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Donor Beware

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Giving to a charity is a personal choice. Some unscrupulous charities may use unethical tactics in their fundraising appeals to increase your sense of obligation. Here’s a few smart giving tips to protect yourself from charity scams:

  • Verify the Charity: Whether you give online or off-line, always verify the charity by researching the organization at the Charities Review Council’s online list of reviewed charities to ensure it is a legitimate organization. The online Giving Guide also offers information about the organization, its mission and programs, so that you can be sure of what your money supports.
  • E-mail Scams: If you receive unsolicited e-mail appeals, do not click on links asking for your confidential information such as passwords, credit card numbers or bank account numbers. This fraudulent attempt to acquire sensitive information, otherwise known as "phishing." These attachments may contain viruses that can harm your computer system. Do not open attachments from unsolicited e-mail appeals. Discard these e-mails by hitting the delete key. No reputable organizations will ever e-mail you to verify personal data, so any such e-mails are fraudulent.
  • Phony Web Sites: Look closely at the web address of the charity. Scammers may use Web addresses that appear similar but not exact to the official Web address of an organization to deceive users. The Charities Review Council’s online list of reviewed charities also lists the URL address of organizations as part of their charity review reports with the Charities Review Council.
  • Online Donations: If you donate online, donate through a Web site that is secure. To verify your session is secure, look for “https:” instead of “http:” in the URL address line, as well as the padlock icon on your browser's status bar.
  • Pledges: You are not obligated to pay for a pledge that you did not make.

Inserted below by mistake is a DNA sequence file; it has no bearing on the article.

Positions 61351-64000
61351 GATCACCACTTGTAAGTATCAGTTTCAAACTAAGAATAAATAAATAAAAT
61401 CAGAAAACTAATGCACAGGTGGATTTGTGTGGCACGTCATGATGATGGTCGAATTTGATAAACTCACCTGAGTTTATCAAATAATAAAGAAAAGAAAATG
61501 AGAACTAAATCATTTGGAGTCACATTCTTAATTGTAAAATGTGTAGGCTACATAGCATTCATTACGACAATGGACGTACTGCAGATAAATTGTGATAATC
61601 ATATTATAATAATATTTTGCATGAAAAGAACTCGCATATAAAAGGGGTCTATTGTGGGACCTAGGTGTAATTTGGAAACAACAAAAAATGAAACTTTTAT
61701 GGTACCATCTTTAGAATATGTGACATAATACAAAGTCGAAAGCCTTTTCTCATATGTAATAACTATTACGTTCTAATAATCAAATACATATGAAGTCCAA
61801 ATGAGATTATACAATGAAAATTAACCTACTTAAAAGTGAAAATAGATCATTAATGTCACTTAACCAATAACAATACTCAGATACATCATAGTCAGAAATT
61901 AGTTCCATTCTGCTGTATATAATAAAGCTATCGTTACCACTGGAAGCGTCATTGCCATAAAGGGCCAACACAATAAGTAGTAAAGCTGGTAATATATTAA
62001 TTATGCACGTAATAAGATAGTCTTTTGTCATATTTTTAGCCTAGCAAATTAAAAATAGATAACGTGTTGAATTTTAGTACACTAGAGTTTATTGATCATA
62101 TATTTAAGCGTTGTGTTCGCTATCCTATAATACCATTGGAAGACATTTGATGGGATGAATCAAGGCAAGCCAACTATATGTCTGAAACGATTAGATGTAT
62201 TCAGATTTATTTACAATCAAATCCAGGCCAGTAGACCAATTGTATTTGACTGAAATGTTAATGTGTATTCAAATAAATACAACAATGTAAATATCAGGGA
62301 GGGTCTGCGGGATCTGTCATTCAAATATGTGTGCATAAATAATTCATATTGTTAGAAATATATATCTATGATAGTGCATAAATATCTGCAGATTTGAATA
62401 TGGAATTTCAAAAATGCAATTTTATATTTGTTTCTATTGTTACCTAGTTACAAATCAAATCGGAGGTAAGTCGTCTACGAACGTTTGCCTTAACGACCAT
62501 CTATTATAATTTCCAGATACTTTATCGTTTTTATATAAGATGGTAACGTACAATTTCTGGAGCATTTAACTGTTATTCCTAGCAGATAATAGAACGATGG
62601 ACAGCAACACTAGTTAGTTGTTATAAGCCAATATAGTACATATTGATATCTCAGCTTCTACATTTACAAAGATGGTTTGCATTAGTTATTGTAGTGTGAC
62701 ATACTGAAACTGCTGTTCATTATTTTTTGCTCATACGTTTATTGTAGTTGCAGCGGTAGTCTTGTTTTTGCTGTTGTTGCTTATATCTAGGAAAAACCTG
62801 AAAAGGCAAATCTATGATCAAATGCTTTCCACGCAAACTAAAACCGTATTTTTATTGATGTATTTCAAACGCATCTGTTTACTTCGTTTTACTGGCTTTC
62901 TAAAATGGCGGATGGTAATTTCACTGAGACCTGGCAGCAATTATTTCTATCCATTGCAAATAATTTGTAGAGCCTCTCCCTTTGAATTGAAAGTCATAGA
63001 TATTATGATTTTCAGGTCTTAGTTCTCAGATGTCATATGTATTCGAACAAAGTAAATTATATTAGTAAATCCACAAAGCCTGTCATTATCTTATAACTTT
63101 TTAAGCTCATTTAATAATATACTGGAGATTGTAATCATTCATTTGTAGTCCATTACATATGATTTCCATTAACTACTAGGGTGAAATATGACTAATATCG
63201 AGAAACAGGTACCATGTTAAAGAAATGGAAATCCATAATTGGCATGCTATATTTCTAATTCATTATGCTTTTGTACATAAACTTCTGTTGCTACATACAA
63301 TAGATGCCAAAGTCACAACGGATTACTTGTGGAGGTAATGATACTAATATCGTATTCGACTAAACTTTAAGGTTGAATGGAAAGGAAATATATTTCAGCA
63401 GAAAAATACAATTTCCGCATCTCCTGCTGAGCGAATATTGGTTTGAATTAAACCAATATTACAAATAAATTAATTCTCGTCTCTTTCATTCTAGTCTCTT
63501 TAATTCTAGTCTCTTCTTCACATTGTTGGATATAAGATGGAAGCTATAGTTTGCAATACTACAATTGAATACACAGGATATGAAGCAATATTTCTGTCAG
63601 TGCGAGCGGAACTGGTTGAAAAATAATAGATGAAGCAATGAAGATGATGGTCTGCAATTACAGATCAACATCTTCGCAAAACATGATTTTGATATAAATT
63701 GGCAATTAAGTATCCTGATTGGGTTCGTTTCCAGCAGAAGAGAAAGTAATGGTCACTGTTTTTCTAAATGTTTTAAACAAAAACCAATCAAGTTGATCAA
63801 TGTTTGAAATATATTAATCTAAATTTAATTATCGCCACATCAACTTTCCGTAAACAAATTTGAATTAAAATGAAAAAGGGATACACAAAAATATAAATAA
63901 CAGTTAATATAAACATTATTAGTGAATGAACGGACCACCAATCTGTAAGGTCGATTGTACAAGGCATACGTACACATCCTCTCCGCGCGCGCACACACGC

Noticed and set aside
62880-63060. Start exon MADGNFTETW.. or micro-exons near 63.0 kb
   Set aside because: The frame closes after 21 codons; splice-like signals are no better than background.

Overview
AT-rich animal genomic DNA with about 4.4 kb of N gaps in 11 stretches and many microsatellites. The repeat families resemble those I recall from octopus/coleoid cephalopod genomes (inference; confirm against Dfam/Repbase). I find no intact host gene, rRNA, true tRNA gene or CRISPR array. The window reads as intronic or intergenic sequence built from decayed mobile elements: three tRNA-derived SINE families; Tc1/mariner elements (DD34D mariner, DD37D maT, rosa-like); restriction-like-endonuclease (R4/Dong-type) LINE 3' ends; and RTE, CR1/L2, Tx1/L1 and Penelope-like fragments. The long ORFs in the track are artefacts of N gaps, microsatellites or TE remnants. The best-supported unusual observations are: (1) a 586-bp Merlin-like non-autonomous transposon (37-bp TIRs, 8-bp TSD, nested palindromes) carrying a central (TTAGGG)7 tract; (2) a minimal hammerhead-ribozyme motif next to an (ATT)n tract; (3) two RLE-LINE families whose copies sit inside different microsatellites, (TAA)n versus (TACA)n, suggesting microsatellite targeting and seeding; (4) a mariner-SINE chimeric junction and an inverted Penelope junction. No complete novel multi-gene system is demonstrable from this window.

• Freebies: You received a gift such as mailing labels, greeting cards, coffee mugs or other thank-you gifts from a charitable organization. Some charities even send a small amount of cash and ask you to “increase” it with a contribution. These tactics usually cost only pennies per mailing. So, you shouldn’t feel guilty for not sending the charity a donation. Remember: it’s illegal for a company to demand payment for merchandise you didn’t order.
  • Privacy: When you send a contribution to a charity, your name is typically added to the organization’s mailing list. To protect your privacy and to limit the number of solicitations you receive, write or call charities directly to inform them that you want to receive only a specific number of solicitations a year. If you would like the charity to stop contacting you, request that your name be removed from its solicitation list by writing to the charity directly.
  • “Badge” Organizations: Be wary of requests to support police or firefighters. These organizations usually hire paid fundraisers who receive up to 80 percent of the funds you donate, while the organization itself receives only a small amount. Your donation isn't tax-deductible with most of the "badge" organizations, and it doesn't support police or fire services.

If in doubt, contact the charity directly before donating, visit the Charities Review Council at www.SmartGivers.org or call (651) 224-7030 (toll free 1-800-733-GIVE). By taking charge and taking steps to protect yourself, you can donate to charity and make a difference with your gift.